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Wednesday, January 15, 2014




In 1980, I had a total immune system collapse.  I was diagnosed with an INFLAMMATORY BOWEL DISEASE(IBD)called ULCERATIVE COLITIS (UC).  I had no idea what that was, had never heard of that disease and was confused over what had happened to me.  It came on so suddenly.  It's not like I had a history of intestinal problems.  On the contrary, I was active, engaged with life, a school teacher with a bright future and married 5 years to my high school sweetheart.  And then all of a sudden I was seriously ill.

I didn't know what hit me.  Those of you reading this know the symptoms only too well.  They are horrifically painful.  Every bleeding, rectal cramp drained my energy to where all I could do was cry until my tears wemt dry.  I was prey to my body as it appeared to be attacking itself.

(Children, turn away for a moment...)

I have to tell you, though, I was feeling so much dis-ease, I was willing to do anything to feel better. The bowel movements - did I say they were painful? -They are exquisitely, excruciatingly, blindingly, painful. I didn't just see stars, I saw new constellations that haven't been discovered yet. Oh, did I forget something? Oh, yeah, I've left out the explosive bloody splatter in the bowl. Tarrantino would look away from that scene, I swear it was that bad. And, after many, many minutes (feeling more like hours, months, & years) of cramping, enough to put a red ring around my exhausted, crying derriere, I'd pop out a stool the size of the tip of my pinky. And all from my new seat, my new window to the floor of the world: my toilet. Like nothing you've ever experienced before, unless you've experienced it before. And then you know only too well. I have felt this pain.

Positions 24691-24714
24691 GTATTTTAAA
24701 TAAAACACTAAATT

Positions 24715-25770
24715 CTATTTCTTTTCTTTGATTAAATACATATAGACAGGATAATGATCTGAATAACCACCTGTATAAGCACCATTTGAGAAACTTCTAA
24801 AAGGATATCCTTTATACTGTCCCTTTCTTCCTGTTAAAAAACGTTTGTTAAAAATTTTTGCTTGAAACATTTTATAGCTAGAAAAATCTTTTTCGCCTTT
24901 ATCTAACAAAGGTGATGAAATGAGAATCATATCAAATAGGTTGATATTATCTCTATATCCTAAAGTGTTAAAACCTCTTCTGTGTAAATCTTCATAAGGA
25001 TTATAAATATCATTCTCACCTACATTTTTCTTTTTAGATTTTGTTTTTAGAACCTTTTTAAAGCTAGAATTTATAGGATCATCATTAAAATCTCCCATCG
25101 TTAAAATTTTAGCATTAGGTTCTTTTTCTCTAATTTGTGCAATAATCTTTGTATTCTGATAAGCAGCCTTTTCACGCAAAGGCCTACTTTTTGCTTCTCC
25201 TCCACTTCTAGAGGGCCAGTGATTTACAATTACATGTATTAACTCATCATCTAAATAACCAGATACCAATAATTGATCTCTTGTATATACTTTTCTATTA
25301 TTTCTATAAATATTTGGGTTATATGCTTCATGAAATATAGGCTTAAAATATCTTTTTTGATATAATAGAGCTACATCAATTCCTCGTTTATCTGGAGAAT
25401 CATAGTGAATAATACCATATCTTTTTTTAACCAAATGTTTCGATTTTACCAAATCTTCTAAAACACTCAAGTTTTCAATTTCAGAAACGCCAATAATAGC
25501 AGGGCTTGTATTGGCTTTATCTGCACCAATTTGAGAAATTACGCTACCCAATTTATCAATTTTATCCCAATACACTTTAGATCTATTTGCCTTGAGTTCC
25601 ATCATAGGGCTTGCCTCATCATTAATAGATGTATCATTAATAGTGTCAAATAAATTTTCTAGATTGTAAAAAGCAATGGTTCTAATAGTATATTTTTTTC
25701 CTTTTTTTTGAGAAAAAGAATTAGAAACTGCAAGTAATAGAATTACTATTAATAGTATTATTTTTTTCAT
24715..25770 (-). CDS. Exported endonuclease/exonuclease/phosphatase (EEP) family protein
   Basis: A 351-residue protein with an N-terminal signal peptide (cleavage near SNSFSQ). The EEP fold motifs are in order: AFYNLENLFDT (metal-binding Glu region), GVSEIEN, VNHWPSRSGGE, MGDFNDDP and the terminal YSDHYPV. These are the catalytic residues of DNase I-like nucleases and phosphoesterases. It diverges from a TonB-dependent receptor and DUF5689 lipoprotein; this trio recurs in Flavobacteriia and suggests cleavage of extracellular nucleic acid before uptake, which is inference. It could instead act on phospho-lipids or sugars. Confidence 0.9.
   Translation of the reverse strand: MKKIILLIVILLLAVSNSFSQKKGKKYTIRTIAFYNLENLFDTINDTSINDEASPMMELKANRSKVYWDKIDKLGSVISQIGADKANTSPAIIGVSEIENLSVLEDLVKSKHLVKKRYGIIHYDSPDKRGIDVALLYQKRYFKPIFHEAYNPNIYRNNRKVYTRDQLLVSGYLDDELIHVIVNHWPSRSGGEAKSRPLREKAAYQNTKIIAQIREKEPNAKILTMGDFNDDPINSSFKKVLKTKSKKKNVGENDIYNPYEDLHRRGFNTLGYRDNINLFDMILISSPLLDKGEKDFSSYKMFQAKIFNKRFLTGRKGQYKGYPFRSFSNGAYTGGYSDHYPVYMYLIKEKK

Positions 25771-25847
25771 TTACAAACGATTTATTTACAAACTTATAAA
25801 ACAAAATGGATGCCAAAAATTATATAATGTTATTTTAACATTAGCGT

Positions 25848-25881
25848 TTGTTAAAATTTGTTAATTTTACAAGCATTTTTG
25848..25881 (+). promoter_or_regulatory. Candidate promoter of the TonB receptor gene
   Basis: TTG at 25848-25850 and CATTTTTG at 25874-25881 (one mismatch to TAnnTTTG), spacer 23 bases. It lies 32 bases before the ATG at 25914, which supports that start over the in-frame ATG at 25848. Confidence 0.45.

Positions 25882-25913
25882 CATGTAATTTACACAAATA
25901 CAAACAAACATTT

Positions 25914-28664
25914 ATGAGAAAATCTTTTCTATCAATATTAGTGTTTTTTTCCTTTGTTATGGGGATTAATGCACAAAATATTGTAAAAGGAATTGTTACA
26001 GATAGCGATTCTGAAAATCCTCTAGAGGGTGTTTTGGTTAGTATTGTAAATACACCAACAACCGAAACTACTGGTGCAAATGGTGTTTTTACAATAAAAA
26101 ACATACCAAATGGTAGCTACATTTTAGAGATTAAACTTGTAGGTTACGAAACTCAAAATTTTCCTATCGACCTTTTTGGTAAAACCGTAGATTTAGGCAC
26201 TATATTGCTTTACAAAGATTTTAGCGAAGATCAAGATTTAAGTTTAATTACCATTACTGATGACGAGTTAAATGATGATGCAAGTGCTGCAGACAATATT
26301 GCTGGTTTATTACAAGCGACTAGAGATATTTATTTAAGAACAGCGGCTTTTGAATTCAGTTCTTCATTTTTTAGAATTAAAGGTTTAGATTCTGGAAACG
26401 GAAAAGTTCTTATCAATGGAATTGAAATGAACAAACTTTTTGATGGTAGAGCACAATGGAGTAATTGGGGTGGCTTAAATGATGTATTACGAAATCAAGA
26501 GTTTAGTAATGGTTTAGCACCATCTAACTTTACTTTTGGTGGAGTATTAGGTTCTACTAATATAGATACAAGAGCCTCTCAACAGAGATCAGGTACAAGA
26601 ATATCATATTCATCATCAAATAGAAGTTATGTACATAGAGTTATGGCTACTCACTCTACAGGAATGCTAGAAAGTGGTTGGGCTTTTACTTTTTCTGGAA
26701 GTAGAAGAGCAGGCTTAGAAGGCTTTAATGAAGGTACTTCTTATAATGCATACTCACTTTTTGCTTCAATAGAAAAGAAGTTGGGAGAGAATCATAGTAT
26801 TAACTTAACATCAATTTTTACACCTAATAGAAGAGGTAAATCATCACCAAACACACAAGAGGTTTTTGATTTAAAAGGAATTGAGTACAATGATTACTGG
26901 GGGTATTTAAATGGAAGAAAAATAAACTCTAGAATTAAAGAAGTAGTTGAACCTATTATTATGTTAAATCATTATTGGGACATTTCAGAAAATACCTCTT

I needed a doctor.

Back in 1980, the internet was a distant future dream. I relied, as a patient should, on my doctor and pharmacist for the information there was. I trusted my doctor to treat and to cure me. It's the way I was brought up and taught to think about doctors. They are our healers.

My thought at that time was that my symptoms came on so suddenly, there had to be a trigger or maybe a mosaic of triggers, affecting me.
Homeopathy, naturopathy, whole food nutrition, acupuncture and yoga were terms I wasn't even familiar with. Food allergy diagnosis was confined to an allergist's office and a series of shots.

No, thank you very much.

So, my doctor, my proctologist/gastroenterologist, my ass doctor, the expert at all things rectal, had little else to offer except to follow his prescription. Which I did faithfully, as should any patient, by taking the medication prescribed for this disease. In my case, my prescription was for a drug called Sulfasalazine (U.S. brand name: Azulfidine; Europe and Hong Kong brand names: Salazopyrin and Sulazine.) This drug was developed in the 1950's for the treatment of rheumatoid arthritis.

When the symptoms first hit me with their full vengeance - as this was no gradual breakdown - I went to the doctor, a prominent proctologist in my area. Proctologists are the ass doctors. They examine rectums all day long. That didn't seem to comfort me. Consulting with my doctor after the examination, diagnosis and prescription, I asked my doctor what caused my condition.

The same answer, common today, exited his lips, "We don't really know." I was advised to consider cutting back on red meat and dairy. And to take my medication.

Absolutely brutal.